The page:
God’s Favorite Customer reveals a bittersweetness and directness in Tillman’s songwriting, without sacrificing any of his wit or taste for the absurd. From “Mr. Tillman,” where he trains his lens on his own misadventure, to the cavernous pain of estrangement in “Please Don’t Die,” Tillman plays with perspective throughout to alternatingly hilarious and devastating effect. “We’re Only People (And There’s Not Much Anyone Can Do About That)” is a meditation on our inner lives and the limitations we experience in our attempts to give and receive love. It stands in solidarity with the title track, which examines the ironic relationship between forgiveness and sin. Together, these are songs that demand to know either real love or what comes after, and as the album progresses, that entreaty leads to discovering the latter’s true stakes.
God's Favorite Customer was produced by Tillman and recorded with Jonathan Rado (Foxygen), Dave Cerminara (Jonathan Wilson, Foster the People, Conor Oberst), and Trevor Spencer (FJM). The album features contributions from Haxan Cloak, Natalie Mering of Weyes Blood, longtime collaborator Jonathan Wilson, and members of Misty’s touring band.
As it has been said: no matter where you go, there you are. With his new album You, Forever, Sam Evian, the project of New York-based musician, songwriter, and producer Sam Owens, is here to add some eternity to that sentiment. “This is you, forever,” he says. “It’s about accepting that you are responsible for you, that you’re in charge of your actions. Everything you do affects others and yourself, so, no matter what you choose to do, be there and learn from it.” It’s a mantra that powers self-starter Owens, who debuted his first Sam Evian full-length, Premium, in the fall of 2016. The notion takes on a dual meaning that is echoed across You, Forever. You, Forever is Owens’s foray into a more soul-baring sensibility and places the artist directly in the sightlines and heartlines of his listeners. The album (as well as 2017’s “Need You,” a collaboration with the multi-hyphenate musician Chris Cohen) was written on the heels of his experience touring Premium with his band and was recorded across the latter half of last year. The tours—which included opening shows for bands like Whitney, Big Thief, Teenage Fanclub, Luna, Nick Hakim and Lucius—taught him much about feel and interaction. Further fueled by a desire to escape from the glow of screens and to embrace a sense of limitation, he quickly developed a new set of songs for his band and recorded them on a Tascam four-track cassette recorder at his parents’ house in North Carolina. Owens then borrowed an eight-track reel-to-reel tape recorder from a friend, rented a house in upstate New York, and took the band – Brian Betancourt (bass), Austin Vaughn (drums), Adam Brisbin (guitar), and Hannah Cohen (backup vocals) – there to record the new album in July of 2017. The limitations of the method - Sam even banned tuning pedals - focused the recording process on the vibe he had achieved on the original four-track recordings. Whether driving across America, navigating the bustle of his adopted NYC home, playing festival stages with rock legends, or getting back to basics in his parents’ garage, no matter where Sam Evian goes, there he is...forever.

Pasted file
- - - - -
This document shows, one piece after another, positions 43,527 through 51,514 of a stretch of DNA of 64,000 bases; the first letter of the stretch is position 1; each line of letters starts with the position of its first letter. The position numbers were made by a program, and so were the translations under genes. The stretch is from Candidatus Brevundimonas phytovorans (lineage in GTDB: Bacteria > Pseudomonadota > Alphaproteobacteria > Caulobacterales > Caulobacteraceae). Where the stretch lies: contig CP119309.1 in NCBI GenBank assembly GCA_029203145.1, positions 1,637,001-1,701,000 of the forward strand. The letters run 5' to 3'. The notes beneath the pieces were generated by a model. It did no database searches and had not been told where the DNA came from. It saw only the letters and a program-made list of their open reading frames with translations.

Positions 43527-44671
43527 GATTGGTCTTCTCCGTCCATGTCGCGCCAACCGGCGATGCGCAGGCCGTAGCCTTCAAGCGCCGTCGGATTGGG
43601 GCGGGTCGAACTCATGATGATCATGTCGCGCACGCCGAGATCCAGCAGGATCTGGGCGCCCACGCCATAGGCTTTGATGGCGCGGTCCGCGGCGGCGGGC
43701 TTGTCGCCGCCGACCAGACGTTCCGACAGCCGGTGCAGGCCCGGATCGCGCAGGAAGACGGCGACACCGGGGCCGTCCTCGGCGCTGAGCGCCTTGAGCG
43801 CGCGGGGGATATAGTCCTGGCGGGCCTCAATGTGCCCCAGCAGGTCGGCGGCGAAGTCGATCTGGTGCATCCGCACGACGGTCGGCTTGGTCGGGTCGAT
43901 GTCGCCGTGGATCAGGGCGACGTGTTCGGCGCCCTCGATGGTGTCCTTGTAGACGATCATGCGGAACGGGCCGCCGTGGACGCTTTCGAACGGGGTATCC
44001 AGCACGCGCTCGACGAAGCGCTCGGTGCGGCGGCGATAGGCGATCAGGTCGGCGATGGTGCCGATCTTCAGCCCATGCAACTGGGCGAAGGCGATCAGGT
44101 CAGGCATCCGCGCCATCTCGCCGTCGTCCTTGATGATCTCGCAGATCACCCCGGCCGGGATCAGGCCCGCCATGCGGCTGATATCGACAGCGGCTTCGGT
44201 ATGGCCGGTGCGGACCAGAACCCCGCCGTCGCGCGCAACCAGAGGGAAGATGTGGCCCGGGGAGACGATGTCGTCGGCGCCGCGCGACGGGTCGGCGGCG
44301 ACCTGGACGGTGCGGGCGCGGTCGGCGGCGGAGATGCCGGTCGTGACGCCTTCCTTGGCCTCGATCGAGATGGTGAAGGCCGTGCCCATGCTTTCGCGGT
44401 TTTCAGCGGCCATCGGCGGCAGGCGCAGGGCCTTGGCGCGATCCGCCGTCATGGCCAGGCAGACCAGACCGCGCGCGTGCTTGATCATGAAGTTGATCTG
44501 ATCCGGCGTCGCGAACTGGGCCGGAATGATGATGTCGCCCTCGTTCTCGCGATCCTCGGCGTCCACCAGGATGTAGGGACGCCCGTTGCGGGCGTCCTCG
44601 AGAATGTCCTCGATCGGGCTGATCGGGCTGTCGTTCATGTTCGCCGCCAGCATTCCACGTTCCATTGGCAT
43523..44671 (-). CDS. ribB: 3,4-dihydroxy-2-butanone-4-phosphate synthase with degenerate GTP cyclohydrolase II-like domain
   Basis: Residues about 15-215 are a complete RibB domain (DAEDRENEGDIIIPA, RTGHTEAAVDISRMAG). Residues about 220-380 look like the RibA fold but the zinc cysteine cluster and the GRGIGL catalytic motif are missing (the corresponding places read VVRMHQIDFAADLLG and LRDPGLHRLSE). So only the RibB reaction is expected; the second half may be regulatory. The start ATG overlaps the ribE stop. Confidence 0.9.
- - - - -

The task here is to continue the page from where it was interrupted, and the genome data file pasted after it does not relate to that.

4-panel wallet with matte coating.
Tracyanne & Danny is a new collaborative project between singer-songwriters Tracyanne Campbell (Camera Obscura) and Danny Coughlan (Crybaby). Tracyanne hails from Glasgow, Scotland. London-born Danny is based in Bristol, England. Their paths first crossed in 2013 when introduced by mutual music industry pals. Tracyanne dug Danny’s Crybaby album (released on Helium Records) and invited him to open some Camera Obscura shows in the UK. Mutual artistic respect led to the swapping of song ideas, but tentative plans to work together were set aside while Camera Obscura wrote, recorded, released, and promoted their fifth album Desire Lines. Following the death of Camera Obscura’s Carey Lander, all band activity stopped. Time passed. Tracyanne and Danny revisited the idea of collaborating. A pool of songs were honed and crafted. On the suggestion of their manager (and Teenage Fanclub drummer) Francis Macdonald, they recorded at Clashnarrow, a studio in Helmsdale in the highlands of Scotland owned by the esteemed Edwyn Collins.